You are what you eat, as they say! While it may be a bit cliche to resolve to go on a diet in the new year, there are more benefits than just losing a few pounds. What you eat can better prepare you to age gracefully. Add more fruits and vegetables to your diet, such as leafy greens like kale and spinach, and fruits such as raspberries and blueberries. These palatable plants are known to have anti-aging qualities.
Put That Butt Out!
You already know the myriad health issues that smoking promotes, but it can also have an adverse effect on your skin. Cigarette smoke has been shown to impact the formation of wrinkles and signs of premature aging. However, if you’re going to quit, don’t make the mistake of cutting the habit cold-turkey. Your body is just going to crash without the nicotine, and heighten your risk of falling off the wagon. Instead, make a vow to smoke fewer cigarettes a day by April, and then fewer still by August, and so on. Even if you can’t quit outright, drastically reducing the amount of cigarette smoke you’re exposed to will still positively effect your skin and your overall health.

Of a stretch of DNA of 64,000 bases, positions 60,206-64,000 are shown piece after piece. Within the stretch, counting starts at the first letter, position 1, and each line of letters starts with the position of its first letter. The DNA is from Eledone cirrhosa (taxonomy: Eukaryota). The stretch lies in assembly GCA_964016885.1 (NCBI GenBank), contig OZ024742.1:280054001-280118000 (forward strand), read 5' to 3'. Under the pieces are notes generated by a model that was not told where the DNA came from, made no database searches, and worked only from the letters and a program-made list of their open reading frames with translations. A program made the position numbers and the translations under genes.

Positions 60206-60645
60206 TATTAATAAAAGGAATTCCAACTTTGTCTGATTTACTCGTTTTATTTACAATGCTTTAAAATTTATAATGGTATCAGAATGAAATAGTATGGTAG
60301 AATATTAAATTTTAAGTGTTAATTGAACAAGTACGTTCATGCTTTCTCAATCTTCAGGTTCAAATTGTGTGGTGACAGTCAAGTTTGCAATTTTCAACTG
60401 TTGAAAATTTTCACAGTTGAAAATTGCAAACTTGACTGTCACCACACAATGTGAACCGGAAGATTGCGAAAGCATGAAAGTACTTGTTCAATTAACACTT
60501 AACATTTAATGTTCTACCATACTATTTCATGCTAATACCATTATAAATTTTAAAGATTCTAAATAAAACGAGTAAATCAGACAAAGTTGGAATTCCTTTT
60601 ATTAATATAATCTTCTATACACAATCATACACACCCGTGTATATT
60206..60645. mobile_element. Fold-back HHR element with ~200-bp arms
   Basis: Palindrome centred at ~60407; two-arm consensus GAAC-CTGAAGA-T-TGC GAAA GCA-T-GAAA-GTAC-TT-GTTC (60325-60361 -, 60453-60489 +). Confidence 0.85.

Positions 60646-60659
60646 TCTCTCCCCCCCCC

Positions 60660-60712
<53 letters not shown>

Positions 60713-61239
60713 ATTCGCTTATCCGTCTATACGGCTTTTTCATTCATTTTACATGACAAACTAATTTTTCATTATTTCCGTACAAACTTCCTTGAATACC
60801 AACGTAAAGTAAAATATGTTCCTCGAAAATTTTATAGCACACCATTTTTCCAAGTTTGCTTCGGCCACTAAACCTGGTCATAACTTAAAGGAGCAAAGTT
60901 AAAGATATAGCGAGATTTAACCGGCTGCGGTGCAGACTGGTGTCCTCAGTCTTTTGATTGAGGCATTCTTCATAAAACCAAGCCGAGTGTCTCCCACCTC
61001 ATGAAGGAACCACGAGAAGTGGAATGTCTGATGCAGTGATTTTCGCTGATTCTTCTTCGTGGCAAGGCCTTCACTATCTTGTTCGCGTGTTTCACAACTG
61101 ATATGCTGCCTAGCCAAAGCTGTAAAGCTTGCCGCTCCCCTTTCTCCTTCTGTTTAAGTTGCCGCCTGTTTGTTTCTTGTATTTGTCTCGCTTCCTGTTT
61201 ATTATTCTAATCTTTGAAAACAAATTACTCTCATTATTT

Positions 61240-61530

Saving for the Big Procedure
If cosmetic surgery is something you’ve had your eye on (but no one left it for you under the tree), you may want to use your resolution to vow to save up the money for that tummy tuck, liposuction, or shot of Botox you’ve wanted. Instead of making something like cosmetic surgery a snap decision, save up for it and allow yourself to take that time to familiarize yourself with the procedure, what you can expect realistically for results, and who the best surgeon for the job is. To help you do your research and find out how much you’ll need to save, contact your cosmetic surgeon’s office for a consultation.